Testers provide evidence that the system under development is built conform to its requirements. Based on requirements, testers develop test cases that when executed prove the system works correctly or needs corrections. Some test approaches (e.g. Test Driven Development aka TDD) suggest to start with writing test cases and test code and once test code fails continue with development of production code that passes the tests(*). This is kind of a begin with the end in mind philosophy, isn’t it?
The truth is that writing good (and challenging) test cases requires deep understanding of what the system is required to do and qualities with which it has to happen. Developing tests directly helps in clarifying requirements.
Behavior Driven Development recommends to define the expected system behavior in a domain-specific language called Gherkin. Teams together with stakeholders collect examples of required system behavior, group them into features and document them as scenarios. The main structure of an example/scenario is:
SCENARIO: name of a scenario
GIVEN certain system and environmental conditions
WHEN a trigger is applied or an event happens
THEN the system should display certain, observable to users behavior
Gherkin is a language of little words: ten to be precise, all understandable to different stakeholder groups. If you want to read more about the Gherkin syntax I recommend an article from Guru99. The focus of a scenario is on the observable system response to an event/ trigger. This characteristic makes Gherkin very usable technique at refinement sessions and requirements workshops. Many teams use Gherkin to document acceptance criteria of a user story.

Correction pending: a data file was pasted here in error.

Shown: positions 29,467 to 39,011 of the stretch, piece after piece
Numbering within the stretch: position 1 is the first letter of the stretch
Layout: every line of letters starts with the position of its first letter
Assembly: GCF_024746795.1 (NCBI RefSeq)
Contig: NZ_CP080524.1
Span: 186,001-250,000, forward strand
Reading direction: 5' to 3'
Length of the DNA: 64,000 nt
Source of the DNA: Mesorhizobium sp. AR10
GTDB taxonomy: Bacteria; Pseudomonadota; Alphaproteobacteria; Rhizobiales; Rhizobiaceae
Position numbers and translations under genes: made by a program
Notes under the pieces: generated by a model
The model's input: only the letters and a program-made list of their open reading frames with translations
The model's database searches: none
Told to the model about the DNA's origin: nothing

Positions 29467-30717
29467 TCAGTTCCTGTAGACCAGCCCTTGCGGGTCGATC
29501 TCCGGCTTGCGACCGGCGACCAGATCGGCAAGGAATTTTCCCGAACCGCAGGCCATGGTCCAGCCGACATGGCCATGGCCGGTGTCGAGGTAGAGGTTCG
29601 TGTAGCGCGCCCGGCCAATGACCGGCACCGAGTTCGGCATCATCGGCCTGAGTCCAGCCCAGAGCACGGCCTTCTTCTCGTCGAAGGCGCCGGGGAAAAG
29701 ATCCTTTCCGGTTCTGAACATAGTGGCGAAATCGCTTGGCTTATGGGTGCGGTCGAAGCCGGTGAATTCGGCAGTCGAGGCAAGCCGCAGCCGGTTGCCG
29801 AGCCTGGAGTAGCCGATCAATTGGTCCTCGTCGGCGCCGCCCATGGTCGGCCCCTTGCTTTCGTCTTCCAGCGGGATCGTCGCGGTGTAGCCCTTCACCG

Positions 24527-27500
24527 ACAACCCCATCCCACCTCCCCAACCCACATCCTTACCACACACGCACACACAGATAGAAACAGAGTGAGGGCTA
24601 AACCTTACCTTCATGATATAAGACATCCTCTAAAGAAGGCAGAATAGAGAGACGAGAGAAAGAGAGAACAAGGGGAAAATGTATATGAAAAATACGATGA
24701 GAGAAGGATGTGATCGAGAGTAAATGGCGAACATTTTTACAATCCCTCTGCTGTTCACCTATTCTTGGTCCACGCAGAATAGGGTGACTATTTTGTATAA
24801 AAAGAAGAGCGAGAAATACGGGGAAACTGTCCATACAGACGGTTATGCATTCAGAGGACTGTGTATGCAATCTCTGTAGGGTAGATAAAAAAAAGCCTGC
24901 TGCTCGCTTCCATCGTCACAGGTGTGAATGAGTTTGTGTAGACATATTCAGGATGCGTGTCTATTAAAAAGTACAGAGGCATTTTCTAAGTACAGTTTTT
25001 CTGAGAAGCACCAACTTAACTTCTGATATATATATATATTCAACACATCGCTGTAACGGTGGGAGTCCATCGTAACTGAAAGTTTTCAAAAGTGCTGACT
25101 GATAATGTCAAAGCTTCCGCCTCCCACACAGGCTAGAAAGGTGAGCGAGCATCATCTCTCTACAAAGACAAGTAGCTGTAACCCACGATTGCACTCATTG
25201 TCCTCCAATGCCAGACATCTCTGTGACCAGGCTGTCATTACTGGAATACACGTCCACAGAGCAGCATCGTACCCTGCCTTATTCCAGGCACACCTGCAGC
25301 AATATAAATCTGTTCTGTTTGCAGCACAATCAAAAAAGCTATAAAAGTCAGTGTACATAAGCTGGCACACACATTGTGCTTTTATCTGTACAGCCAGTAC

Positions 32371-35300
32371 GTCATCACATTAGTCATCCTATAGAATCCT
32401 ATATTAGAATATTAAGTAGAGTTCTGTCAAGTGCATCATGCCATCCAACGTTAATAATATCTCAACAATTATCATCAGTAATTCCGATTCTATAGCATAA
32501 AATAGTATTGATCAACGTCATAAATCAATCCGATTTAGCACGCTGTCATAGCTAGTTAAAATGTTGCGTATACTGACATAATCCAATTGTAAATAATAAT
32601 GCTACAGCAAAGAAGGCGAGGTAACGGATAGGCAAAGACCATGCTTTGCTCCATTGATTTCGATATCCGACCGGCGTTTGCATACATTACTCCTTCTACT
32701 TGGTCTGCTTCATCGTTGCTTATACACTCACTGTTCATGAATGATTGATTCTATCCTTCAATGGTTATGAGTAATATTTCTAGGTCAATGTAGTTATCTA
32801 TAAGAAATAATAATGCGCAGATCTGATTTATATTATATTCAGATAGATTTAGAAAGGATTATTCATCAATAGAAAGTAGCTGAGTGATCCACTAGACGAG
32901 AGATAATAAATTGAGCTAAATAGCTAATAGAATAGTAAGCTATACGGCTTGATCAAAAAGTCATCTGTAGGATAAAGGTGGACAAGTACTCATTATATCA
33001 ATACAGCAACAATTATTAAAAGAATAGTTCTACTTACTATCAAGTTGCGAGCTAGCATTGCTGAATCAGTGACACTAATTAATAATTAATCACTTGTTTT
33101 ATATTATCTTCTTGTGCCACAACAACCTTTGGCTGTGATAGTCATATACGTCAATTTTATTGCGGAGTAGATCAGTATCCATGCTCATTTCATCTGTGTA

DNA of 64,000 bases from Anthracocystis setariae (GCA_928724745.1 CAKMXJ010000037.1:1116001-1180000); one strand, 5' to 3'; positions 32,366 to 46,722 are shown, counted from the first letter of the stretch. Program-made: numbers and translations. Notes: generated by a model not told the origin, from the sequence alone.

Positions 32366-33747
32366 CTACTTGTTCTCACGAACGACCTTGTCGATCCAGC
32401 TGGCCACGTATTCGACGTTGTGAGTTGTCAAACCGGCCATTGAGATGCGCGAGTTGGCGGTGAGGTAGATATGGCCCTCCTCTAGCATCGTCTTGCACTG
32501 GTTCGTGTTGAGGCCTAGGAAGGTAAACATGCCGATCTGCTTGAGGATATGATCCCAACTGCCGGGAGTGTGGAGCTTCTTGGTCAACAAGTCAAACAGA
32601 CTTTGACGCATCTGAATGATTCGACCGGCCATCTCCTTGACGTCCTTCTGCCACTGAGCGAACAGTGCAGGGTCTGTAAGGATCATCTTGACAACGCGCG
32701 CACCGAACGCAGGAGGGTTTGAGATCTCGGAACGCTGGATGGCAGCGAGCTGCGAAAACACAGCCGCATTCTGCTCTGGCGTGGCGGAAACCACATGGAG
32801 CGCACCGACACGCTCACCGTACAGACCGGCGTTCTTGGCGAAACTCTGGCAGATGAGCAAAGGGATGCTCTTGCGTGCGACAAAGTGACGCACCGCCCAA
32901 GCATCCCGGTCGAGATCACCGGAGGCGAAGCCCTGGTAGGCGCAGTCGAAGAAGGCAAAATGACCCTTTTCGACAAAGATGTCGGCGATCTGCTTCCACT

Main benefit of using Gherkin, is that teams and stakeholders move from discussing abstract concepts to gathering tangible and concrete examples, right from the battle field where the improvements are needed. Discussions are channeled to what is the context in which the system is used, what stakeholders want from the system reflected in a trigger and finally the definition of expected behavior. Scenarios trigger questions; scenarios trigger discovery of new scenarios simply by asking a question “What if?”; scenarios help clarifying expectations; scenarios help defining exceptional behavior (frequently forgotten). All that resembles business analysis work a lot, don’t you agree?
Dan North, creator of BDD, explained in his article “Introducing BDD” that scenarios unite different disciplines: stakeholders, programmers, analysts, testers by creating a common ground for the development efforts. If one decides to automate scenarios and link them to your code and tests, it is possible to realize a unity between different disciplines within a team… But if you are starting your journey with Gherkin, start small. Check with your team whether defining the scenarios (examples) and documenting them with Given… When… Then… results in more clarity and better discussions with your Product Owners and stakeholders. When it proves its added value extend the practice.
(*) This approach gives the developers confidence that the code they produce does what it supposes to do: no waste of effort or gold plating.